“I think one of those barbs might have hit me.” He said. He kept his eyes fixed on her face, watching her reaction. “It’s all a bit of a blur. One minute I’m carrying you across a field, with a djinn chasing us, the next minute I wake up in a forest, and a giant plant is trying to eat me.” He stared at her. “It’s not true is it; those stories about people turning into plants? That’s not...I mean that thing down there wasn’t really human once, surely?”

“I could not say if the Alraune you killed was human once,” Fantel said thinking about the ravaged and unrecognisable mass of oozing flesh she had glimpsed at the bottom of the pit. “But the Alraune are cursed creatures created by the wild magic of the miasma.” She looked around them, out beyond the quiet of the clearing to the waiting darkness of the forest beyond. The silence was heavy as a curtain, unnatural even for Battlan. She did not like it. The silence had the feel of an ambush about it, as if something more sinister waited just beyond those shadows, commanding darkness and silence to conceal its presence. “Alraune are a curse set for the unwary, for those unfit to walk the wilds of the steppes. Dark magic flows through their veins, and like poison, that magic seeks to infect others.” She turned back to meet Rashari’s wide eyes. “I do not think it a coincidence that you should stumble into an Alraune ambush while I was unconscious and unable to guide you.”

Rashari met her eyes, swallowing hard. For a split second naked fear glinted in his dark eyes. “That,” he began hoarsely, “is just so bloody typical.” He leapt to his feet, surprising Fantel who rocked back on her haunches at the suddenness of his movement.

He paced away from the pit, throwing up his hands. “Just bloody typical; as if it I don’t have enough problems, now I have to worry about sprouting roots.” He twisted around to throw a glare Fantel’s way. “This is beyond ridiculous.” He told her in deep tones of affront. “I mean really. Even the real bloody Rashari didn’t have to deal with this sort of malarkey.” He paced a tight circle, back and forth across the clearing. After a few moments Smith picked himself up and started scuttling along in his wake. The automaton made no noise but the glow from his multiple eyes seemed to grow dimmer and then brighter, as if he was trying to communicate something through a series of blinks. Rashari stopped pacing to look down on the automaton. “I know Rashari was a fictional character. My point still stands. This is not on Smith. There is only so much misfortune I’m prepared to suffer and I draw the line at germination.” He pursed his lips. “I don’t have time for this.”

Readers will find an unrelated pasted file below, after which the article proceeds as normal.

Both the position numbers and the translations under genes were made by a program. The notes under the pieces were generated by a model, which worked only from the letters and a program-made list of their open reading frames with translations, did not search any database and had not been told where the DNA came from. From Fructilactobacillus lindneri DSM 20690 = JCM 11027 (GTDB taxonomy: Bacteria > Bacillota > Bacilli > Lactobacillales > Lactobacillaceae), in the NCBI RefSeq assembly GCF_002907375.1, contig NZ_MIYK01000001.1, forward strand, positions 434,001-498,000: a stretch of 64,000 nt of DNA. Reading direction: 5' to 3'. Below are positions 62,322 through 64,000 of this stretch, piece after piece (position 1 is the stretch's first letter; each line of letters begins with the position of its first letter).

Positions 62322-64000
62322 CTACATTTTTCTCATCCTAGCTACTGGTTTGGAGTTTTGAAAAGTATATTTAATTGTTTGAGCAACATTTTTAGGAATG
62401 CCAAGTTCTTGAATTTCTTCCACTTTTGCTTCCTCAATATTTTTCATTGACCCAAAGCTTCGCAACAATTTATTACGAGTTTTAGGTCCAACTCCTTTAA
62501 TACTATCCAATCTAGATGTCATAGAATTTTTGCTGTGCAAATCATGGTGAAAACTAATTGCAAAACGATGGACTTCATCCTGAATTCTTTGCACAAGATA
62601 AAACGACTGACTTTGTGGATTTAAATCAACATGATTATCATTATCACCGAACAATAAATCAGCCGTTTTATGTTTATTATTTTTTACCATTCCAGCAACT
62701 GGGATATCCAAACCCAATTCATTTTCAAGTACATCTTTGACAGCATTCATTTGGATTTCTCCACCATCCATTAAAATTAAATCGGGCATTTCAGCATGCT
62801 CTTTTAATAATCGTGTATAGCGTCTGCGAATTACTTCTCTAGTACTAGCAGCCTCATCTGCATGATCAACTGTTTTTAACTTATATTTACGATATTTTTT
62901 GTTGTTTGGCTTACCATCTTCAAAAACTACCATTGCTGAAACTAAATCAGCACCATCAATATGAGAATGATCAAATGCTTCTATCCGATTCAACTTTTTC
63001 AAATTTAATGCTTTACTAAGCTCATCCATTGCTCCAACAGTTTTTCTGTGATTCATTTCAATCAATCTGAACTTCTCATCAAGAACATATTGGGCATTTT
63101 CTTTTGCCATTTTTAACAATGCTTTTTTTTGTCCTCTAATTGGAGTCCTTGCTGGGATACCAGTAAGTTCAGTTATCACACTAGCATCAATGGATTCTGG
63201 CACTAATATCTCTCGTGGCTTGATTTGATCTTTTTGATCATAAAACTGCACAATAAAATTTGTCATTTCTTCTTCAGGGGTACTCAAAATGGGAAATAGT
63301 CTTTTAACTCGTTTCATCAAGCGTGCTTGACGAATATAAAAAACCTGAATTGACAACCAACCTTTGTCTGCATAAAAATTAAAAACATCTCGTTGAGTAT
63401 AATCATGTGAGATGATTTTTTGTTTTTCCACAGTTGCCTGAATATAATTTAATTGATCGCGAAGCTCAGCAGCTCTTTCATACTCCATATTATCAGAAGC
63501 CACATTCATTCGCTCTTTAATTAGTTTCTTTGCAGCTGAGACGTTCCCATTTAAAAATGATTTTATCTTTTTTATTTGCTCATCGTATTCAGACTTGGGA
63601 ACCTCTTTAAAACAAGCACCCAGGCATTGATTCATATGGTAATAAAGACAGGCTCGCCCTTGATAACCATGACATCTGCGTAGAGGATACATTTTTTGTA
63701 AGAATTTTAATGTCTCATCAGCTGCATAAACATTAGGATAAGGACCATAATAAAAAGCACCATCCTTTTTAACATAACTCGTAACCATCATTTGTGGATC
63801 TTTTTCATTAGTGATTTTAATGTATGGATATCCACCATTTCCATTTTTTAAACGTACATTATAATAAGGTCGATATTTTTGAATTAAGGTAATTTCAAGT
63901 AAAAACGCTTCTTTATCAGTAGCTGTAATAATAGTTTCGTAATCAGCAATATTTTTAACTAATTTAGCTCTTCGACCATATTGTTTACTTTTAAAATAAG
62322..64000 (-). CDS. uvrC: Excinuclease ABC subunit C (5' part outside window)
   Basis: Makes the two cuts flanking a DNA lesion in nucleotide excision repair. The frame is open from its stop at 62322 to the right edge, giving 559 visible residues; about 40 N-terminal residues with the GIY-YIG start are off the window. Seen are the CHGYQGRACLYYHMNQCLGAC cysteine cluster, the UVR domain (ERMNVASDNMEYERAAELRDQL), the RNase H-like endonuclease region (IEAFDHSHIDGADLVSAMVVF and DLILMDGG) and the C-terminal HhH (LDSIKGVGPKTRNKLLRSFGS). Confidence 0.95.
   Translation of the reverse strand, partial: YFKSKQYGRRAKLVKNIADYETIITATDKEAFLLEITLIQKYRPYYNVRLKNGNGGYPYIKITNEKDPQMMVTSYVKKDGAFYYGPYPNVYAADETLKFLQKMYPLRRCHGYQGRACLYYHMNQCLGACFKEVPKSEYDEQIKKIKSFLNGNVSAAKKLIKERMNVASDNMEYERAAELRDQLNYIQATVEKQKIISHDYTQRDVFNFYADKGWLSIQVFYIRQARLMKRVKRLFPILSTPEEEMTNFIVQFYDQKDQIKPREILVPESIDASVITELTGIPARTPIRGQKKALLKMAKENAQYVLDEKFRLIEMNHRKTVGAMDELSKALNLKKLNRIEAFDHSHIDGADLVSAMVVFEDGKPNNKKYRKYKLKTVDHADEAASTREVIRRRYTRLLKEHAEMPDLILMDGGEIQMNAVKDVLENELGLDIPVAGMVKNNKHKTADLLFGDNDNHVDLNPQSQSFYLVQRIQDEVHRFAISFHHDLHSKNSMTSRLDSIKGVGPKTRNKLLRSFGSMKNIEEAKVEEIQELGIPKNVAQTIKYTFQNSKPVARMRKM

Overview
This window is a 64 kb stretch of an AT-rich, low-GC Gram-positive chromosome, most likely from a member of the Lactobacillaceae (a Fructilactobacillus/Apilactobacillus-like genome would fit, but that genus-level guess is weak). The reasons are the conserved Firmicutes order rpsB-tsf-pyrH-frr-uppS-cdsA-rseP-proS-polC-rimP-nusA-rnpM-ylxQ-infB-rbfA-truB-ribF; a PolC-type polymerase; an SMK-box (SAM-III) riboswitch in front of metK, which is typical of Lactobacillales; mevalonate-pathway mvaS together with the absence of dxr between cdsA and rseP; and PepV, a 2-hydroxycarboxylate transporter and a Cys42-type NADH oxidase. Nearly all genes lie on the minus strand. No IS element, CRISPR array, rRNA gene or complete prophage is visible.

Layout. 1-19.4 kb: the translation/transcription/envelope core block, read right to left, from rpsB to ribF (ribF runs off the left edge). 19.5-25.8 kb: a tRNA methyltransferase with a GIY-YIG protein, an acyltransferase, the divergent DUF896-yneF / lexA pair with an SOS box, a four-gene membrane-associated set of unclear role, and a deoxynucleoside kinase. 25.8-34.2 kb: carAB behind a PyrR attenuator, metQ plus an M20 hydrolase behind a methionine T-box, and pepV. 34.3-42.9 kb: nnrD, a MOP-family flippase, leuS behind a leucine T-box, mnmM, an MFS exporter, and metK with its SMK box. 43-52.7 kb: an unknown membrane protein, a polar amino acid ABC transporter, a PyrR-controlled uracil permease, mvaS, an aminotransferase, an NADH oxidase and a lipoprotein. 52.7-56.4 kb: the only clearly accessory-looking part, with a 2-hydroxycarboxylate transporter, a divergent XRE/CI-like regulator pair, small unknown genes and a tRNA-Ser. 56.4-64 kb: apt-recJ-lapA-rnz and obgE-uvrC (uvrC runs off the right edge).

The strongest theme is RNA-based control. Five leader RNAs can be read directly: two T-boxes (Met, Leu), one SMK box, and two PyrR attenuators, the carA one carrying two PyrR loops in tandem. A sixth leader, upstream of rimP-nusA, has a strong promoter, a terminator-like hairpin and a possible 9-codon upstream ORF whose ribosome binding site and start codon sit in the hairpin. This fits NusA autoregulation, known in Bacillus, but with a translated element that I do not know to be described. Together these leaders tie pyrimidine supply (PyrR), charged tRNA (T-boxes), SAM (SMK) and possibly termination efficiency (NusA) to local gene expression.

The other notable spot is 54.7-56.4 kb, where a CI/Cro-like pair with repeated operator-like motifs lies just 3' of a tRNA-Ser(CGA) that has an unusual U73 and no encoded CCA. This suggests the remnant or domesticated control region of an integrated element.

Fantel, who had listened to this little tantrum with more than a little bemusement felt that now was the time to take charge. In their short acquaintance Rashari had already proven that he was appallingly bad at recognising the ramifications of the danger he kept putting himself - and by extension Fantel – into. She had agreed, against her better judgement, to assist him in his quest to cross Battlan and dispose of the Heart of Anoush before his enemies could use its power for their own ends. She couldn’t help but feel that this latest disaster was at least partly her fault. She had promised to protect him, and instead he’d had to protect her. The Steppes were her home. She understood the dangers in a way no human could. It was her responsibility to ensure that Rashari didn’t end up like Malin - and that she was not forced to make the same choice Lakima had all those long years ago.